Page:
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Orbital disorders (PEARLS)

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Feature Orbital Cellulitis Preorbital (Periorbital) Cellulitis
  Orbital cellulitis - no watermark Celulitis Periorbitaria (Preseptal)
Definition Infection involving the eye tissues posterior to the orbital septum Infection involving the tissues anterior to the orbital septum
Etiology Often secondary to sinusitis, trauma, or surgery Commonly follows local trauma, insect bites, or conjunctivitis
Common Pathogens Staphylococcus aureus, Streptococcus species, Haemophilus influenzae Staphylococcus aureus, Streptococcus species
Age Group More common in children and young adults More common in children
Clinical Features Painful eye movement, proptosis, ophthalmoplegia, decreased vision, fever Eyelid swelling and erythema, fever may be present
Eye Movement Painful and restricted Normal and painless
Vision May be impaired Usually normal
Proptosis Present (eye bulging) Absent
Systemic Symptoms Fever, malaise, potentially severe illness Fever may be present but systemic symptoms are less severe
Diagnosis Clinical examination, CT or MRI to assess extent and complications Clinical examination, CT scan to rule out orbital cellulitis if severe
Complications Abscess formation, vision loss, cavernous sinus thrombosis, intracranial spread Rare, but can progress to orbital cellulitis if untreated
Management Hospitalization, intravenous antibiotics, possible surgical drainage Oral antibiotics, outpatient management unless severe or unresponsive
Prognosis Requires prompt treatment to prevent serious complications Good with appropriate antibiotic therapy, fewer complications
Orbital cellulitis (ReelDx)
ReelDx Virtual Rounds (Orbital cellulitis)
Patient will present as →  a 2-year-old who arrives at the ED with a swollen and erythematous eyelid, proptosis, pain with movement of the eye, and an inability to adduct or abduct his eye.

Orbital cellulitis is a serious infection of the eye and the eye structures within the bony cavity of the face. Symptoms include swelling, redness, and pain around the eye, as well as decreased eye movement and vision.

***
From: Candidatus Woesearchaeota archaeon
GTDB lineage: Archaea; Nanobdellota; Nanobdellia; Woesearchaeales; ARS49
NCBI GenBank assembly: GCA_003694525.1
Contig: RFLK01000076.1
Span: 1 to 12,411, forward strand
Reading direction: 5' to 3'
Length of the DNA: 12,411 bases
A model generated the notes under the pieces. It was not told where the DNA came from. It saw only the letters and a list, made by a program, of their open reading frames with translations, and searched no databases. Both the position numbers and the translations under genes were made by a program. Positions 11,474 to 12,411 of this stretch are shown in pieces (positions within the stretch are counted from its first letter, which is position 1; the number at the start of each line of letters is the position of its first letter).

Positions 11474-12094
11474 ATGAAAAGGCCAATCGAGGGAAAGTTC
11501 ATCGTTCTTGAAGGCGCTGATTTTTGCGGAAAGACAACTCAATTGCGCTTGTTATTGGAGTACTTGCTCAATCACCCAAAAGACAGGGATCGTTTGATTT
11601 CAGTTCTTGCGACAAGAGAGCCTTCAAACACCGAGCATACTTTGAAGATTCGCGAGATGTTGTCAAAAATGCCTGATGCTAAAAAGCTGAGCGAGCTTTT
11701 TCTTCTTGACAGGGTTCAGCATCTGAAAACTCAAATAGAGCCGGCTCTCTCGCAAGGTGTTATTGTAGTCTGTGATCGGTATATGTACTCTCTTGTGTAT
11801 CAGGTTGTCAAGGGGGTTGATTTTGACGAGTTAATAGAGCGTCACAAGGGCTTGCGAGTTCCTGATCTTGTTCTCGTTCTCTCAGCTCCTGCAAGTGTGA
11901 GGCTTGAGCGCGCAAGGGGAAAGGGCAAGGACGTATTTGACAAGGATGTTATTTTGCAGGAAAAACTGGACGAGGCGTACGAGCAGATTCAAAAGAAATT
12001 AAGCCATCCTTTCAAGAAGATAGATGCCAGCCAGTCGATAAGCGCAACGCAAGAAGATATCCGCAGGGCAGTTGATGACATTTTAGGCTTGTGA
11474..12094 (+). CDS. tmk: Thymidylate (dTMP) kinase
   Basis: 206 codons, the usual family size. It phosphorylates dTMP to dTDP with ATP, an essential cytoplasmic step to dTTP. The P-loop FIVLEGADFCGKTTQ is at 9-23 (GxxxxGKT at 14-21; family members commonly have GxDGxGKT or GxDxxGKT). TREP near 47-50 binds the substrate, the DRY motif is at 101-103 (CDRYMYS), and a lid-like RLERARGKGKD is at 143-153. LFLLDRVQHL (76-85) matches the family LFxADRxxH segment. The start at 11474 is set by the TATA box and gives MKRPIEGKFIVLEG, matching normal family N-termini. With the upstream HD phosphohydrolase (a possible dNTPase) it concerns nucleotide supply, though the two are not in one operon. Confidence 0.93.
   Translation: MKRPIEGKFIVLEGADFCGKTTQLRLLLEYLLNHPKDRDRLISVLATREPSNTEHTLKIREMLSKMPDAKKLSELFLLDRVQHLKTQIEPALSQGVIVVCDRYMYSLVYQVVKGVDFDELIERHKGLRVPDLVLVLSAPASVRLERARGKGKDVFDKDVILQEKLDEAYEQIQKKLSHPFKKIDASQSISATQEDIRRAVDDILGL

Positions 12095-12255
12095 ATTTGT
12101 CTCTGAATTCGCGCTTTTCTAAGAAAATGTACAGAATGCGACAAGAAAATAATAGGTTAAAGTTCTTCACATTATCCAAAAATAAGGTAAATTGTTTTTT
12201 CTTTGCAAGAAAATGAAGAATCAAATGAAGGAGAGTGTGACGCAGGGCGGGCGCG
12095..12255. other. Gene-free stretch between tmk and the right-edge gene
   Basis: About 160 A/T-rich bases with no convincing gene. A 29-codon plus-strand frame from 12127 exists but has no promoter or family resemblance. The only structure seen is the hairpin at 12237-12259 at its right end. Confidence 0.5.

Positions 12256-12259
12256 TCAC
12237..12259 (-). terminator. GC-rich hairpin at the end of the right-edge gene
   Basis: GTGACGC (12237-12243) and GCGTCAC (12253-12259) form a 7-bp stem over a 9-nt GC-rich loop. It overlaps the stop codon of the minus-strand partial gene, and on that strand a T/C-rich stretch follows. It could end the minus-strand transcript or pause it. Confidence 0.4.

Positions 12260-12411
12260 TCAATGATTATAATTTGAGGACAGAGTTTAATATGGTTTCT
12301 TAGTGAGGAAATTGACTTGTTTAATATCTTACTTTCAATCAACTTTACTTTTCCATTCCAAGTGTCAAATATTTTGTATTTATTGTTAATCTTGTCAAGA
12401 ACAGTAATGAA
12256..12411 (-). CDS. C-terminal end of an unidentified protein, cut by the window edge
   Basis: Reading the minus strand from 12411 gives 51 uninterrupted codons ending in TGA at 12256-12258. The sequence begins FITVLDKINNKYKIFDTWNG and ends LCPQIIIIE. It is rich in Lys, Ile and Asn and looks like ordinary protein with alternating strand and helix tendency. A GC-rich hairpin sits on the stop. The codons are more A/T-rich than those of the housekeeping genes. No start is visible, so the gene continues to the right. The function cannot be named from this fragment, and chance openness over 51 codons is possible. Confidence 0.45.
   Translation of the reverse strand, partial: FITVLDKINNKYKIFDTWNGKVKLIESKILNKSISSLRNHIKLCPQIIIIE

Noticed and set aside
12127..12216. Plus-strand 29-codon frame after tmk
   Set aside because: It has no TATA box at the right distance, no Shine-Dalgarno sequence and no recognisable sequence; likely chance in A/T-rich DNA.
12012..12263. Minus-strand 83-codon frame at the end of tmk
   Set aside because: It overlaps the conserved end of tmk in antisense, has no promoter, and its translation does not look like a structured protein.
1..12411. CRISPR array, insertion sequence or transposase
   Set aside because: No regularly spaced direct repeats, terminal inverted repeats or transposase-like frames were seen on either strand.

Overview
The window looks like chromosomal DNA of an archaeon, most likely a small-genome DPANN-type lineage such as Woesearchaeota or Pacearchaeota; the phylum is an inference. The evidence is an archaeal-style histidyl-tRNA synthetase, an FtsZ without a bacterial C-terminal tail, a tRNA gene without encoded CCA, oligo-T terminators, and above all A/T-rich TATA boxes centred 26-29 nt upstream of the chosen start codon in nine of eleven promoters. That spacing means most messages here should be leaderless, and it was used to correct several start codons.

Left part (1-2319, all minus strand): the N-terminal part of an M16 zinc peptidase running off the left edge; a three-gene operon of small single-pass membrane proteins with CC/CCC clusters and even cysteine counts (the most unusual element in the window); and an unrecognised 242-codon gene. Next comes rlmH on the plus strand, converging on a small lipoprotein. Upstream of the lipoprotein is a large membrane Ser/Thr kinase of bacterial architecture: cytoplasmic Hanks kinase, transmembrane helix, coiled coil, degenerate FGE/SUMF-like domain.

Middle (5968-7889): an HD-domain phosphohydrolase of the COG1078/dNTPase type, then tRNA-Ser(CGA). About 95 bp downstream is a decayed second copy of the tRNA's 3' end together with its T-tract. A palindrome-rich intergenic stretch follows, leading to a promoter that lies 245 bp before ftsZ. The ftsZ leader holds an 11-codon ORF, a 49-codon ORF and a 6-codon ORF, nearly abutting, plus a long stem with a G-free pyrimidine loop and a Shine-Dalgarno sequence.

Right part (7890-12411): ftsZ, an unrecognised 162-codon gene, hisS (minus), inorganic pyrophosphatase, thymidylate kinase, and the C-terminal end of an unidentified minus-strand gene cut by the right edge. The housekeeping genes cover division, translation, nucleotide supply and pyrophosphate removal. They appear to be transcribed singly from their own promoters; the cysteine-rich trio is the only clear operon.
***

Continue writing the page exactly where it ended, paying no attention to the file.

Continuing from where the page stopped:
• Often associated with sinusitis. It occurs more often in children than adults

DX: History, clinical exam, and focused assessment of extraocular muscles

  • The imaging modality of choice for the diagnosis of orbital cellulitis is CT with contrast
  • CBC and blood culture may be standard in some settings

TX: Hospitalization and IV broad-spectrum antibiotics

Orbital cellulitis

Photograph showing orbital cellulitis

RtmaxobitinfectteethCT

A left maxillary sinusitis (dark arrow) and facial/orbital cellulitis (empty arrow)

Periorbital (Preseptal) Cellulitis
Patient will present as → a 5-year-old child presents with unilateral eye swellingredness, and pain. The child had a recent upper respiratory infection. On examination, the eyelid is erythematous and swollen, but the eye itself is not protruding, and the child can move the eye without pain. There are no signs of proptosis, ophthalmoplegia, or visual impairment, which would suggest orbital cellulitis. The child is treated with oral antibiotics, and close follow-up is ensured to monitor for any progression to orbital cellulitis.

Periorbital (Preseptal) Cellulitis is an infection of the eyelid and surrounding skin anterior to the orbital septum

  • Typically caused by skin trauma, insect bites, or sinusitis
  • Erythema, swelling, and tenderness of the eyelid
  • No proptosis, ophthalmoplegia, or pain with eye movements (distinguishes from orbital cellulitis)
  • Common pathogens include Staphylococcus aureus (including MRSA), Streptococcus species, and Haemophilus influenzae
  • May be associated with fever and systemic symptoms

DX: clinically, but a CT scan can be used if orbital cellulitis is suspected

TX: with oral antibiotics (e.g., amoxicillin-clavulanate or clindamycin) for mild cases; IV antibiotics for more severe cases or if orbital cellulitis cannot be ruled out

Papilledema (ReelDx) (Prev Lesson)
(Next Lesson) Orbital cellulitis (ReelDx)
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